It seems that the threat of Libyan elections in December this year, or soon afterwards, is having a centrifugal effect on Libyan politics. There is a fear of change and the forthcoming political unknown by the status quo stakeholders who fear losing power or even being vulnerable to prosecution or persecution after any elections that may sweep the old political guard aside.
LPDF political quid-pro-quo
The implication of Gatrani’s statement is that there was a written and an unwritten agreement of a quid pro quo, that in return for Khalifa Hafter, parliament and eastern Libya, buying into the Aldabaiba GNU – the GNU would make real political concessions to the east. This included moving forward with decisions after consultation and in consensus.
Aldabaiba monopolising power?
Aldabaiba is accused of being on a state-sponsored election campaign and of taking decisions unilaterally. He is accused of refusing to appoint a stand-alone Defence Minister in order to consolidate his military and political hold on western Libya and indirectly on the other two regions.
Tripoli centralisation of power?
Gatrani accuses Aldabaiba of increased centralization rather than Aldabaiba’s claim of decentralizing powers to the regions and local councils. This includes the effective refusal to return the National Oil Corporation (NOC) to its original site in Benghazi. Tripoli has failed to reopen the bank clearing system closed during Hafter’s war on Tripoli in order to starve eastern based banks accused of financially supporting Hafter.
Reopening the bank clearance system
The 23 October 2020 ceasefire agreement (which ended Hafter’s war on Tripoli) through which Hafter allowed the eastern-based oil supplies to flow again prescribes for the reopening of the bank clearance system. The closure of the clearance system is causing huge hardship to Libyans in the east and stunting the regions development. It is also threatening to collapse the whole Libyan banking system which is now lopsided.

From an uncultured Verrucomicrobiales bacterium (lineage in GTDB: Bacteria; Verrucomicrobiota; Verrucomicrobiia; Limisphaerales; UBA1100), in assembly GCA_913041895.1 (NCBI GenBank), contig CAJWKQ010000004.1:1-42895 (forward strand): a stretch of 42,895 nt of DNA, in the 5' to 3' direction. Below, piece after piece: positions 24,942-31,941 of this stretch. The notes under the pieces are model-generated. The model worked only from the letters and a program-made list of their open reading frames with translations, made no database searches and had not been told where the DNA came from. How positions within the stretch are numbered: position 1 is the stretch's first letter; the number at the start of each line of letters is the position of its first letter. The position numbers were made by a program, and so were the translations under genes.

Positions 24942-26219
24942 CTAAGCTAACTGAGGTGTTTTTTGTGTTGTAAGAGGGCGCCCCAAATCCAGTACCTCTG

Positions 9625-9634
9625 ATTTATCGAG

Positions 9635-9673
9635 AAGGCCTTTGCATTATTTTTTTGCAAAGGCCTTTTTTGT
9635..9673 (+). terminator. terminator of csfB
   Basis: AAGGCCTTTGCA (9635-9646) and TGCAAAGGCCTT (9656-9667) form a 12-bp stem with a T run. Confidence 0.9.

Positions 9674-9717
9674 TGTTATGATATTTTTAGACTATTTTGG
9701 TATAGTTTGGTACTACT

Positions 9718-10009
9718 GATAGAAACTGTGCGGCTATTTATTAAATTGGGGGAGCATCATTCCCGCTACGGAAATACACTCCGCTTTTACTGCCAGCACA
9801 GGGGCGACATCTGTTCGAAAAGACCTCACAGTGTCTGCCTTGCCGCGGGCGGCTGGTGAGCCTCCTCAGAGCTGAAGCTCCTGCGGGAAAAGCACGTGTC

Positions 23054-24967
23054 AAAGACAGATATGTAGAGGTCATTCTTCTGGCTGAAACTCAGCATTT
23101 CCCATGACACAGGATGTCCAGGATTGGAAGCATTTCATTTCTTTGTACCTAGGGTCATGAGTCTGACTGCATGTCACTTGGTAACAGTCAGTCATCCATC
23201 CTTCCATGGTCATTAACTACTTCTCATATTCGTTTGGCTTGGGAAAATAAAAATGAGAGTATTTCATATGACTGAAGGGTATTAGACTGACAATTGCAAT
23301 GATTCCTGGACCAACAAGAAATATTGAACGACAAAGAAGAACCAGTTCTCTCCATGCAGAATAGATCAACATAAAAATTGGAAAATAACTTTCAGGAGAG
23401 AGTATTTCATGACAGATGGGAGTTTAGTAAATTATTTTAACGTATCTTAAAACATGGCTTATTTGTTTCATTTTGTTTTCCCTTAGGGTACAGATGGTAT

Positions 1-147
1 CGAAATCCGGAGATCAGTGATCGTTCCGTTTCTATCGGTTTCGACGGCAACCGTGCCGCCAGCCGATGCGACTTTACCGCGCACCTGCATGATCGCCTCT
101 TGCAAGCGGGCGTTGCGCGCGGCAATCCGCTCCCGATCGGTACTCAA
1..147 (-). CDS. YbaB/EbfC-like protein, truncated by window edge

Gatrani also accused Aldabaiba of playing to the western-based gallery by being divisive in some of his media statements – rather than attempting to seek a middle path to keep the opposing Libya political outlooks united.
Gatrani threatening escalation?
At the end of the statement, Gatrani threatened escalatory measures by the east. The Aldabaiba government has already been downgraded to a ‘‘caretaker’’ government, but its public relations / propaganda machine seems to be going into overdrive – or election campaign mode.
Every road or clinic or building completed is now a huge PR event for the government for the next three months.
5+5 JMC agreement
Its ironic that the political strata is falling out at just the time when the two sets of military heads have reached an historic agreement in Geneva to start organized and coordinated withdrawal of their aligned foreign militias/forces.
Escalation: stopping oil production v war?
The room for political manoeuvre is limited for the east short of going nuclear and shutting down oil production or all-out war. There is little leverage they have on Tripoli. The government has been demoted but it falls to the Tripoli-based Central Bank of Libya and Audit Bureau to agree or stop its spending decisions.
It now falls to the international community to try to broker between the two sides to deescalate the tension. But it seems the closer Libya gets to just the idea of elections the higher the stakes and the higher the risks being taken by both sides of Libya’s political divide.